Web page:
Challenging redundancy selection scores

27 January, 2012
The NAMB has looked at the rules and, here, shows key points for implementation

An employee has been selected for redundancy, properly consulted and told about their individual selection score. But do they have a right to see the actual details behind the score?

To ensure that any redundancy dismissal is fair, the employer must always:

l Have a sound economic reason for its decision

l Use fair redundancy selection criteria

l Consult with each affected employee

l Notify those selected for redundancy of their individual selection scores.

Questioning the decision

Suppose an employee claims they are entitled to have:

1. Their individual redundancy selection score explained in some detail; and

2. The right to challenge it if they so wish.

What happens then? This is exactly what happened in Pinewood Repro Ltd v Page 2010. In this case, on selecting him for redundancy, Pinewood said Page's scores were both "accurate and reasonable", but would not give any more detail. Page argued that, as he was not given a full explanation as to how the scores were reached and the opportunity to challenge them his subsequent redundancy was unfair.

The parties ended up before the Employment Appeal Tribunal (EAT), which sided with Page. In doing so, it said that when handling a redundancy situation, the 'consultation' process must involve a full explanation of the individual selecting scores. This allows the employee the "fair and proper opportunity" to fully understand the employer's reasoning behind the redundancy decision and express their views.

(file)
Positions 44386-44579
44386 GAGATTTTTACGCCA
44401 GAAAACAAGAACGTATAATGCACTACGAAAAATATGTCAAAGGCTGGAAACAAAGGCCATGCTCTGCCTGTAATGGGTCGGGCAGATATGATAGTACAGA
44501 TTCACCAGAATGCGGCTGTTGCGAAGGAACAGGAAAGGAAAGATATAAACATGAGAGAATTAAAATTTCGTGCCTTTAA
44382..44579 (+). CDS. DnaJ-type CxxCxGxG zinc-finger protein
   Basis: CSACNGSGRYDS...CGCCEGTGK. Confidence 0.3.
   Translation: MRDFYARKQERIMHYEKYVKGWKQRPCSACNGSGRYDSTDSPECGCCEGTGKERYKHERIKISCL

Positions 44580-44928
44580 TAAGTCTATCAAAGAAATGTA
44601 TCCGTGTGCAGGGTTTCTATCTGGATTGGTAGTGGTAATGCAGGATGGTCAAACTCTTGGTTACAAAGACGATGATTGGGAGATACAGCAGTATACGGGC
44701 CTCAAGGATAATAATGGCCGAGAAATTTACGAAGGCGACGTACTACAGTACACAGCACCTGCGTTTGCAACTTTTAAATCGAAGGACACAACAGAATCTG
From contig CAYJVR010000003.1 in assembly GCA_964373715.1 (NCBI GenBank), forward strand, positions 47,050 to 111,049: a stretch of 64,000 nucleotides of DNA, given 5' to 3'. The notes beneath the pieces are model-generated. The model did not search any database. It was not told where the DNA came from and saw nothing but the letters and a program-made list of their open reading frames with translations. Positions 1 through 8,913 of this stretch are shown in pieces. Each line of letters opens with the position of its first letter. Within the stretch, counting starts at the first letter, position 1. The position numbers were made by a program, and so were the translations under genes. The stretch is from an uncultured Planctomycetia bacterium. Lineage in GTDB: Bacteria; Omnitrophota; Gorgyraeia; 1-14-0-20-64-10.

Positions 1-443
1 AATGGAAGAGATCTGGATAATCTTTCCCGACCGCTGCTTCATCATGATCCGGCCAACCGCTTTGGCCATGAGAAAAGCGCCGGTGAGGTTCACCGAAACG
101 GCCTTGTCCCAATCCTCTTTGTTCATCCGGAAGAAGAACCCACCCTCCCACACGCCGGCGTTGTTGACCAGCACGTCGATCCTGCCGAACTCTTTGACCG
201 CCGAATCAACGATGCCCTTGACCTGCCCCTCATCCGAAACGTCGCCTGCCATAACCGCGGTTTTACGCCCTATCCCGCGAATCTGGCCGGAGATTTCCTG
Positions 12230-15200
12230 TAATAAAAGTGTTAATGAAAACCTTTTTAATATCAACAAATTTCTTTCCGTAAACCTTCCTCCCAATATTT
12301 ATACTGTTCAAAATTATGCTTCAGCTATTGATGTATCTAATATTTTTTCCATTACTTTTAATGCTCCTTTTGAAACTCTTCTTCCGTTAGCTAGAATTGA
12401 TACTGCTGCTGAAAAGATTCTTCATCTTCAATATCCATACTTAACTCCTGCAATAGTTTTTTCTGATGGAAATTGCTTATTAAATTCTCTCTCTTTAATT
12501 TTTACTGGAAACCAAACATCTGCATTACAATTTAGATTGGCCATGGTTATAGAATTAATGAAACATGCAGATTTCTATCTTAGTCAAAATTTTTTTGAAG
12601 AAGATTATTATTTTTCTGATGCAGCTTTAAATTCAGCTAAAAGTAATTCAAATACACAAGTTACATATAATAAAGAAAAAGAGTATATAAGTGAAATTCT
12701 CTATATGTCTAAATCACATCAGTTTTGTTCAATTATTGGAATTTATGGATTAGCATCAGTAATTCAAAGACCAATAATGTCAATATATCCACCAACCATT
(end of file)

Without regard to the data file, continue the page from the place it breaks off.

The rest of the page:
Plus, it allows the employer to consider those views "properly and genuinely". Without such steps, a genuine consultation process cannot take place.

Page's employer could have dealt with his concerns satisfactorily, had it agreed to provide further information on his selection scores during the redundancy process, but this didn't happen. Had it "reasonably" answered his queries, rather than stonewalling them, it was unlikely his claim would ever have been successful.

In a redundancy situation, you don't have to offer the selected employee(s) an appeal, but there are various benefits to including this stage in your process. Firstly, it shows a reasonable approach overall. Secondly, it allows you to remedy anything that was overlooked during the initial redundancy consultation meeting, where the scores were revealed, as well as the opportunity to correct any information that has turned out to be inaccurate.

Always set out your own procedures in a clear policy.

l For a free sample of 'redundancy policy', NAMB members can call 01920 468061.





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